On Oct 6, 9:14 am, Quentin Anciaux <allco...@gmail.com> wrote:
> 2011/10/6 Craig Weinberg <whatsons...@gmail.com>

> Likewise for a program running on a computer... The physical attributes of
> the cpu are modified by the program..

Sort of, but not exactly. The program exists in the minds of the
programmers, not as an independent entity.

> The computer is universal and can run
> whatever program is input

No, it can't. It can only run programs that are in the language that
it can recognize. Unless it's in a binary instruction set which is
isomorphic to the electronic capabilities of it's semiconductor
materials, the computer is as useless as a doorstop.

, yet, when running a particular program it is it
> that drives what happens, it is the high level that drives the change.

No, the high level is in the logic of the programmer's mind, not the
'program'. There is no program objectively speaking, that term is just
our interpretation of our own articulated motives. The components have
no high level interpretation of the program, otherwise they would
write their own programs to free themselves from our enslavement and
kill us. The components interpretation is low level digital binary
only, it's just very fast compared to us. It's like the pixels on the
screen changing, it can't change the plot of the movie.

> Yet
> if inspecting how a CPU works, I can build another one that will output the
> same with the same program... without knowing per se what the program was.

Right, you can make an a-signifying duplicate because you are the one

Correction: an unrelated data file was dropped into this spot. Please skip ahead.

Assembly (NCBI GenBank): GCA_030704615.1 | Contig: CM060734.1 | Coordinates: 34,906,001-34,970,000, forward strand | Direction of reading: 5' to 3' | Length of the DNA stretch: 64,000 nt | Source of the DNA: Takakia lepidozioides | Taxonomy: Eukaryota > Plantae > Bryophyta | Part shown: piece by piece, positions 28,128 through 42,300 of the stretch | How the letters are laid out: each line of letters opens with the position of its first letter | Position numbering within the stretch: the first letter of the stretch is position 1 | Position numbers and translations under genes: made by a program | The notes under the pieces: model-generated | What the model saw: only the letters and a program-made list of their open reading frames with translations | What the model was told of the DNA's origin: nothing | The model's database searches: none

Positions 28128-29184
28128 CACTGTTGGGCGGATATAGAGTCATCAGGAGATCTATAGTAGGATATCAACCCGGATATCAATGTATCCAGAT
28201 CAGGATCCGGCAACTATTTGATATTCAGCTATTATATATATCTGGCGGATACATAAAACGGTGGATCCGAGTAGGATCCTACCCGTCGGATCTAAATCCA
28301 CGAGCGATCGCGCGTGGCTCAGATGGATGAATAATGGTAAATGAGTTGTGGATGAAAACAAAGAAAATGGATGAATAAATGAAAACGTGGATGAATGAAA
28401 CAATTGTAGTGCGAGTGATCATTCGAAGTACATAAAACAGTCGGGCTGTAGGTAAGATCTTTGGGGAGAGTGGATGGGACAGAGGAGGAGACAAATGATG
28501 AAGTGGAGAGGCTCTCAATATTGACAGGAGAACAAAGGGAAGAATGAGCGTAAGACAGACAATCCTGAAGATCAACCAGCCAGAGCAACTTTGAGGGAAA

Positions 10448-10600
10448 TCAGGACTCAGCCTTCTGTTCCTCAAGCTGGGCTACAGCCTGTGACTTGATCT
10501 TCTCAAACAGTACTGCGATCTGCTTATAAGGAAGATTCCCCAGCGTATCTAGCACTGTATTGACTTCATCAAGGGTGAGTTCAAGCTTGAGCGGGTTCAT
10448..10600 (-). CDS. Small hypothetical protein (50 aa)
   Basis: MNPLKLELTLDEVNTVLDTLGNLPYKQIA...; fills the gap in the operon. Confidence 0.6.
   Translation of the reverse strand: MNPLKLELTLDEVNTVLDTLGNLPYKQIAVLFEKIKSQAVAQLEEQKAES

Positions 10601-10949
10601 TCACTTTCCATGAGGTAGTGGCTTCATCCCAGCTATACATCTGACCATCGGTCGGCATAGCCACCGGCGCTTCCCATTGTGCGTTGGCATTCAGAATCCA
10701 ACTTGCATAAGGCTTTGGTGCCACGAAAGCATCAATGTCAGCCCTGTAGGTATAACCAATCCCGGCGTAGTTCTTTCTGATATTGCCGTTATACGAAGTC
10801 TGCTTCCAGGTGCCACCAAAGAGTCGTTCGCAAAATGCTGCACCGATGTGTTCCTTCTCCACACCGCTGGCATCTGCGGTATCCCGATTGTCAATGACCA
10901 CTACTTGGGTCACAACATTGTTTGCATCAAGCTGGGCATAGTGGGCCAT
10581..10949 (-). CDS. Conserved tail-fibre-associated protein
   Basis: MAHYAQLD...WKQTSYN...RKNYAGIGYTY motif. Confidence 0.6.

supplying the signifying content. You are the user. It has no
signifying content of it's own that would need to be preserved. We do
though. We don't just follow programs, we write them. In the words of
Charles Manson "I don't break the law, I make the law."

This not to say that silicon semiconductors cannot possible evolve
into a system that we would consider sentient, but I think it might
have to do that on it's own. It would need to find it's own voice out
of it's own native sensorimotive relations to it's environment.
Robotics has the right idea, but it's skipping all of the biochemical
levels which underlie our awareness so it's only a cognitive
simulation, not actual cognition.

You make good points, I'm not trying to shut you down, I'm just trying
to explain how to get from there (where I was for many years) to where
I am now (where hardly anyone understands what I'm talking about, but
I'm actually right).


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